Implementation of the Guideline

Description of Implementation Strategy

An implementation strategy was not provided.

Implementation Tools
Patient Resources
For information about availability, see the Availability of Companion Documents and Patient Resources fields below.

Institute of Medicine (IOM) National Healthcare Quality Report Categories

IOM Care Need
Staying Healthy
IOM Domain
Effectiveness
Patient-centeredness

Identifying Information and Availability

Bibliographic Source(s)
Baker RD, Greer FR, Committee on Nutrition American Academy of Pediatrics. Diagnosis and prevention of iron deficiency and iron-deficiency anemia in infants and young children (0-3 years of age). Pediatrics. 2010 Nov;126(5):1040-50. [77 references] PubMed External Web Site Policy
Adaptation

Not applicable: The guideline was not adapted from another source.

Date Released
2010 Oct
Guideline Developer(s)
American Academy of Pediatrics - Medical Specialty Society
Source(s) of Funding

American Academy of Pediatrics

Guideline Committee

Committee on Nutrition

Composition of Group That Authored the Guideline

Lead Authors: Robert D. Baker, MD, PhD, Former Committee Member; Frank R. Greer, MD, Immediate Past Chairperson

Committee on Nutrition, 2009–2010: Jatinder J. S. Bhatia, MD, Chairperson; Steven A. Abrams, MD; Stephen R. Daniels, MD, PhD; Marcie Beth Schneider, MD; Janet Silverstein, MD; Nicolas Stettler, MD, MSCE; Dan W. Thomas, MD

Liaisons: Laurence Grummer-Strawn, PhD, Centers for Disease Control and Prevention; Rear Admiral Van S. Hubbard, MD, PhD, National Institutes of Health; Valérie Marchand, MD, Canadian Paediatric Society; Benson M. Silverman, MD, Food and Drug Administration; Valery Soto, MS, RD, LD, US Department of Agriculture

Staff: Debra L. Burrowes, MHA

Financial Disclosures/Conflicts of Interest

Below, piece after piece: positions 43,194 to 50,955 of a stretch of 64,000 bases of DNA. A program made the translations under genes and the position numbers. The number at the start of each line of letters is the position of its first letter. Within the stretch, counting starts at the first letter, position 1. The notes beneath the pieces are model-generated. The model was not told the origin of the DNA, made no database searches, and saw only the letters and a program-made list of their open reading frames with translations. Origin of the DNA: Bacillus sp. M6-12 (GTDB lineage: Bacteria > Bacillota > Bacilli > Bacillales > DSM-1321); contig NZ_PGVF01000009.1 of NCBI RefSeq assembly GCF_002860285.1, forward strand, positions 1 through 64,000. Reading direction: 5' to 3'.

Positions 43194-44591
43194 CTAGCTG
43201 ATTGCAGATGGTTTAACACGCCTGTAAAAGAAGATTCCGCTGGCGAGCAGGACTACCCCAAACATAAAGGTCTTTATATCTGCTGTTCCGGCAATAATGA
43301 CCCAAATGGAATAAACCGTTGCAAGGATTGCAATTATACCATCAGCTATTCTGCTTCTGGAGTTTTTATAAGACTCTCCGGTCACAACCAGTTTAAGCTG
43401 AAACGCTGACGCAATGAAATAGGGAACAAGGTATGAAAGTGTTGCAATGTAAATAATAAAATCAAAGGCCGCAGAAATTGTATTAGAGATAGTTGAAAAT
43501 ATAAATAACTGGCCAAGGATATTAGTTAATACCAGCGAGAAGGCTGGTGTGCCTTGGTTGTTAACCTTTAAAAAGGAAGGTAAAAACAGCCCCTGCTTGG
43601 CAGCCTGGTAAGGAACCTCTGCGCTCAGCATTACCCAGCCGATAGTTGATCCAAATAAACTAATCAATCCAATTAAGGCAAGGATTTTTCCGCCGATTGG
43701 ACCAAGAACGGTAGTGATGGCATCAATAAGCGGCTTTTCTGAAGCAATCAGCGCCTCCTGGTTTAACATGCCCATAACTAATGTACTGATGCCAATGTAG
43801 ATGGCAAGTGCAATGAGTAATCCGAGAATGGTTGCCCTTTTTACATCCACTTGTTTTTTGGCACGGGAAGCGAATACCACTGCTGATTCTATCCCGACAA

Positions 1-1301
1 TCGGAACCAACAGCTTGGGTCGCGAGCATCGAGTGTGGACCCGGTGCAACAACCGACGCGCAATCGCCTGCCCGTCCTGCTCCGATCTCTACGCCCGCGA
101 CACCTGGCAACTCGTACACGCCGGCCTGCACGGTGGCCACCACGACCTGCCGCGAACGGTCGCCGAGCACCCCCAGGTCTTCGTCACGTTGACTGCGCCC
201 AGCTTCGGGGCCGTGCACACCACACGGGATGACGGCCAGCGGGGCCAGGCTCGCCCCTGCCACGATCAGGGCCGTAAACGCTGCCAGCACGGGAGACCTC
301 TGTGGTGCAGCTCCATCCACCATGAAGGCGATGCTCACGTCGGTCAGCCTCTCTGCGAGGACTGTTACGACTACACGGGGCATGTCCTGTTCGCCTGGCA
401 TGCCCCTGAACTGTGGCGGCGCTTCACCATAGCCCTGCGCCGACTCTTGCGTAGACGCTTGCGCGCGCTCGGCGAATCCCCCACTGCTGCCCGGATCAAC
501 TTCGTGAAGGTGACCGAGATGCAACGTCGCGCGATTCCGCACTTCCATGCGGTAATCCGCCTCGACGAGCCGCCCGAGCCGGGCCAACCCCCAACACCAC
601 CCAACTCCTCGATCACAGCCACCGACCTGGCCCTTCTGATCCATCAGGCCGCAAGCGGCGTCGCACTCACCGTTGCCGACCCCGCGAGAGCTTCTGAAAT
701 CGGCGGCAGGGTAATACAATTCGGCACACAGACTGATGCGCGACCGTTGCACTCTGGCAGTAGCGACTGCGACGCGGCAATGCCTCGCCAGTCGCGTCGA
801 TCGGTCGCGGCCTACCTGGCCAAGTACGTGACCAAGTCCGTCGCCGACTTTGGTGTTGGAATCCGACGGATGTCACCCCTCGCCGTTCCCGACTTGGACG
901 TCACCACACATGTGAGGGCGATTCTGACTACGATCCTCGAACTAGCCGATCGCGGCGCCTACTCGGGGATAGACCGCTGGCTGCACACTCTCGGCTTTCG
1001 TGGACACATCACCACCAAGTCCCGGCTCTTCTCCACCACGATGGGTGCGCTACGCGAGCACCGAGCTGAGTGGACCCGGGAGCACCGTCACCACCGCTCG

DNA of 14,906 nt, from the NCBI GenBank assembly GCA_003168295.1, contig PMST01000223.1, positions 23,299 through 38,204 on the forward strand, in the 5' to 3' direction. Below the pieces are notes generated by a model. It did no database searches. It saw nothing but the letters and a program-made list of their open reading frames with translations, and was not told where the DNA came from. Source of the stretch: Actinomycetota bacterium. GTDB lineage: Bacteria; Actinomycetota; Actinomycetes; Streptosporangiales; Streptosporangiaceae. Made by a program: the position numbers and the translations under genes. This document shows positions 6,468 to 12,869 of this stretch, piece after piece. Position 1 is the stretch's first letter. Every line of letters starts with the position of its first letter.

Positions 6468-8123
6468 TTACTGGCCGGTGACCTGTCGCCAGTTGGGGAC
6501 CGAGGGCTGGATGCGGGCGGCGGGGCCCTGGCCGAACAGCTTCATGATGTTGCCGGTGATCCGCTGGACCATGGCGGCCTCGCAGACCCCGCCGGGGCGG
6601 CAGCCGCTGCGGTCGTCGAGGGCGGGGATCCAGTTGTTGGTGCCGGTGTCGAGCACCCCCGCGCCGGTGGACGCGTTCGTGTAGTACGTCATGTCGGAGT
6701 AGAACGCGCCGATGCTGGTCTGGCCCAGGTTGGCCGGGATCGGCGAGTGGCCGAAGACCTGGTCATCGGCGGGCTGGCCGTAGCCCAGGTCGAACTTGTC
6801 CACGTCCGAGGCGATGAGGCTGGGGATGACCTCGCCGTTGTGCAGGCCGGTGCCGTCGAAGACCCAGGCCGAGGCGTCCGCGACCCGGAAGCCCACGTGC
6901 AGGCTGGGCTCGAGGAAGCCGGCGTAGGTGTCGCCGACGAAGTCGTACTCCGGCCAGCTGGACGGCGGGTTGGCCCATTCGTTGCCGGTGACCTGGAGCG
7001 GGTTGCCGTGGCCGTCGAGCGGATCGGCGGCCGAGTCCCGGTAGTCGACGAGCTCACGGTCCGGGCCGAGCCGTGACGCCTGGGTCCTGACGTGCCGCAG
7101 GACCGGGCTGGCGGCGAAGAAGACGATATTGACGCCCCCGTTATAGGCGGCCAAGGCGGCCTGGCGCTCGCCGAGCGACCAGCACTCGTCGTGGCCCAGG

All authors have filed conflict of interest statements with the American Academy of Pediatrics. Any conflicts have been resolved through a process approved by the Board of Directors. The American Academy of Pediatrics has neither solicited nor accepted any commercial involvement in the development of the content of this publication.

Guideline Status

This is the current release of the guideline.

All clinical reports from the American Academy of Pediatrics automatically expire 5 years after publication unless reaffirmed, revised, or retired at or before that time.

Guideline Availability

Electronic copies: Available from the American Academy of Pediatrics (AAP) Policy Web site External Web Site Policy.

Print copies: Available from American Academy of Pediatrics, 141 Northwest Point Blvd., P.O. Box 927, Elk Grove Village, IL 60009-0927.

Availability of Companion Documents

None available

Patient Resources

The following is available:

Please note: This patient information is intended to provide health professionals with information to share with their patients to help them better understand their health and their diagnosed disorders. By providing access to this patient information, it is not the intention of NGC to provide specific medical advice for particular patients. Rather we urge patients and their representatives to review this material and then to consult with a licensed health professional for evaluation of treatment options suitable for them as well as for diagnosis and answers to their personal medical questions. This patient information has been derived and prepared from a guideline for health care professionals included on NGC by the authors or publishers of that original guideline. The patient information is not reviewed by NGC to establish whether or not it accurately reflects the original guideline's content.

NGC Status

This NGC summary was completed by ECRI Institute on April 5, 2011.

Copyright Statement

This NGC summary is based on the original guideline, which is subject to the guideline developer's copyright restrictions. Please contact the Permissions Editor, American Academy of Pediatrics (AAP), 141 Northwest Point Blvd, Elk Grove Village, IL 60007.